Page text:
In other words, something really obvious should be happening to explain negative interest rates (which, as a practical matter, are economically impossible) but darned if anybody can find it.

The impolitic (Austrian, crackpot) view is that the ECB is distorting the supply-demand curve for loanable funds by charging member banks for "excess" reserves and handing out free money for bonds that should be deeply discounted. Tyler loves being obscure (i.e., Straussian), and he's extremely smart, so he could very well be saying what I think he is saying: this is nuts and it will end badly.

Old friend of this blog Archer Of The Forest has a more succinct explanation.

Wednesday, February 25, 2015


A reflection on gay marriage from Fr. Stephen Freeman:
As the day draws near for the US Supreme Court to insist on nationwide approval for gay marriage, a watershed in modern thought has been reached. For although the Supreme Court is not the arbiter of morality, its decisions generally signal a deep level of cultural acceptance. Of course, in American practice, the court represents the apex of legal/forensic imagination. Its decision will signal the bankruptcy of the forensic model for continuing Christian thought. When questions of sexual behavior are placed before the legal model, Christians are simply unable to make a persuasive case for much of anything. It is at least true, that the culture has become completely deaf to the sounds of Christian thought spoken in legal grammar.

Of course, the consequences of this will likely be long-lasting. For it is Christianity, in a certain form, that taught the culture to think with a legal imagination. Therefore, it’s not likely that the culture will listen to gainsaying Christians on the topic, regardless of how they frame the conversation. And the consequences reach far beyond sexual matters.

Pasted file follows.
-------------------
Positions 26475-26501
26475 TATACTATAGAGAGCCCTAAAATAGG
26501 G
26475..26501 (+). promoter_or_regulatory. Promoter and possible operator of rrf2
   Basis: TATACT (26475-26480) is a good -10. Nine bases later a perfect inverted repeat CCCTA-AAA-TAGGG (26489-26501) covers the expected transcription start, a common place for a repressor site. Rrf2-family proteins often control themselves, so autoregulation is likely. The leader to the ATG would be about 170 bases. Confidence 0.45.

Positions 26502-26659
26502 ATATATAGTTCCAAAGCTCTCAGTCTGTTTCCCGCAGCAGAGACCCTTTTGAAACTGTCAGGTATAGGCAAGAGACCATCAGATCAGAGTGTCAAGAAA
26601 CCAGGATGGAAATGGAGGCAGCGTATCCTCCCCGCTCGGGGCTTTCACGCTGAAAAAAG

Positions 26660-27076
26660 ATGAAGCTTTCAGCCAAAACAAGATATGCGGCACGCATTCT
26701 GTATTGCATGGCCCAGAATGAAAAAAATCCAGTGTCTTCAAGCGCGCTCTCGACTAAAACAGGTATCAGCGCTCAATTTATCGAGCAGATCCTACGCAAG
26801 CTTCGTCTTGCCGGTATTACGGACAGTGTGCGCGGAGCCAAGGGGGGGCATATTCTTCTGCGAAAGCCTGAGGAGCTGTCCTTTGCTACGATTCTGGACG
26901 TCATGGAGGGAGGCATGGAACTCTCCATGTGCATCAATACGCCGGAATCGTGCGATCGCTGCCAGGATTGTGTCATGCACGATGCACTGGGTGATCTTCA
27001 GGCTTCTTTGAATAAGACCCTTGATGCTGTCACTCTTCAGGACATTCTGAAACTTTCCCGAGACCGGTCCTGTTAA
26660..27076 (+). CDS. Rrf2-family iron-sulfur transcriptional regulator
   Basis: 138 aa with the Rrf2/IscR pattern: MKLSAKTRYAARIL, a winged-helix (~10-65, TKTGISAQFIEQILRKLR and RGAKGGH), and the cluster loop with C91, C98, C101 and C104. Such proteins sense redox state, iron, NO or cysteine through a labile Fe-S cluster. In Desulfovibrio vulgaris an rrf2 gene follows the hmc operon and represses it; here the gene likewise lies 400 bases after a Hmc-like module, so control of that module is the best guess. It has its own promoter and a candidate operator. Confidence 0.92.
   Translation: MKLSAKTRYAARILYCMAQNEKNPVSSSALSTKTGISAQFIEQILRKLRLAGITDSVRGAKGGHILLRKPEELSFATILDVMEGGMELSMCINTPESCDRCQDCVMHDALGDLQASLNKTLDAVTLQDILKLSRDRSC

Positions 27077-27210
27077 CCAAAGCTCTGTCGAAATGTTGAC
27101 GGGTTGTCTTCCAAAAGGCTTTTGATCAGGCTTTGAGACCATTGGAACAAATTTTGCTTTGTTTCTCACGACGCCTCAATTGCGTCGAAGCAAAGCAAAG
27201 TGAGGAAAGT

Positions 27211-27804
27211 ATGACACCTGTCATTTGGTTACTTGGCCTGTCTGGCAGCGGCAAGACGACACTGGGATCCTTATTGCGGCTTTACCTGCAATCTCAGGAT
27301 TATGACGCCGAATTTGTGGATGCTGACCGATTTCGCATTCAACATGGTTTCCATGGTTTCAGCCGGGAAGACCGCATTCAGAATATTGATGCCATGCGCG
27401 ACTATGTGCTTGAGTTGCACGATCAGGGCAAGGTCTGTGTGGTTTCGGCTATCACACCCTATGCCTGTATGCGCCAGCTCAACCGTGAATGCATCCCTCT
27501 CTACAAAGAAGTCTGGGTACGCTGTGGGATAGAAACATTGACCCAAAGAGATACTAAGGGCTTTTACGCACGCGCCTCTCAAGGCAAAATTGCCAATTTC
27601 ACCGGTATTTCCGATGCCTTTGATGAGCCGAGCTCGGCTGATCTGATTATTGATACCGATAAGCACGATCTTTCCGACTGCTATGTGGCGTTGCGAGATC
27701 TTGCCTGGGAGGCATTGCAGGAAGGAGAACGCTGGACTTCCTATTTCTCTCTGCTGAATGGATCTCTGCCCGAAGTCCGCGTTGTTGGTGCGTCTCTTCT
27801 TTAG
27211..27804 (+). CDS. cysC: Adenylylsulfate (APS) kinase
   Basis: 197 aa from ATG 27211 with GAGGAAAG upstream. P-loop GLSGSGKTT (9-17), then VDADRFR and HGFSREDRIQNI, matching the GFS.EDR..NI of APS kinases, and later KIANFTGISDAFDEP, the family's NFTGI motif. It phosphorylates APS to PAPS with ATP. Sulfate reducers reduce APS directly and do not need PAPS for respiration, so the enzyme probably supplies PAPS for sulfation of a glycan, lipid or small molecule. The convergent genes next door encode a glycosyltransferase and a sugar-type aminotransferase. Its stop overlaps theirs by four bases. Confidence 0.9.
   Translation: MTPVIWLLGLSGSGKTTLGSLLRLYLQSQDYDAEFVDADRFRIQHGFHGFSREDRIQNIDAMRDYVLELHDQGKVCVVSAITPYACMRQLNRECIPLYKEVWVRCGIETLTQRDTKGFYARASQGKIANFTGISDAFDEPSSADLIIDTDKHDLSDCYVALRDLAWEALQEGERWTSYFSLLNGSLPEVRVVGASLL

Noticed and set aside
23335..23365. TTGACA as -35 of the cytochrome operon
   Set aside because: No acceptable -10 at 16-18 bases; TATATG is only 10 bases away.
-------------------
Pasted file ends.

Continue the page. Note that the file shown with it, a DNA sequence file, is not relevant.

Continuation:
The same legal imagination seems increasingly mute in the face of other pressing questions: euthanasia, abortion, gender management, genetic manipulation and conception, etc. We are quickly reaching a place where the will to act becomes the right to act.

For the Church, the most immediate question is not how to regain a culture that it has now lost, but how to speak to the Church whose members have been nurtured in a failed legal/forensic imagination. For what seems obvious to the Supreme Court will likely seem obvious to teenage Christians as well (and many others). Christians are hardly counter-cultural revolutionaries (despite all of our protests to the contrary). The culture in which we live is, whether we want to admit it or not, of our own making.

Sexual morality and other related social issues have been addressed in a moral framework that is essentially forensic, grounded either within a legal reading of Scripture or in natural law. Scripture no longer holds a place of central authority within Western culture and natural law arguments have been lost in a constant battle of science and counter-science. Everything seems to have been swallowed by a popular acceptance of radical Nominalism: anything can be whatever we want it to be. The wanting is the thing.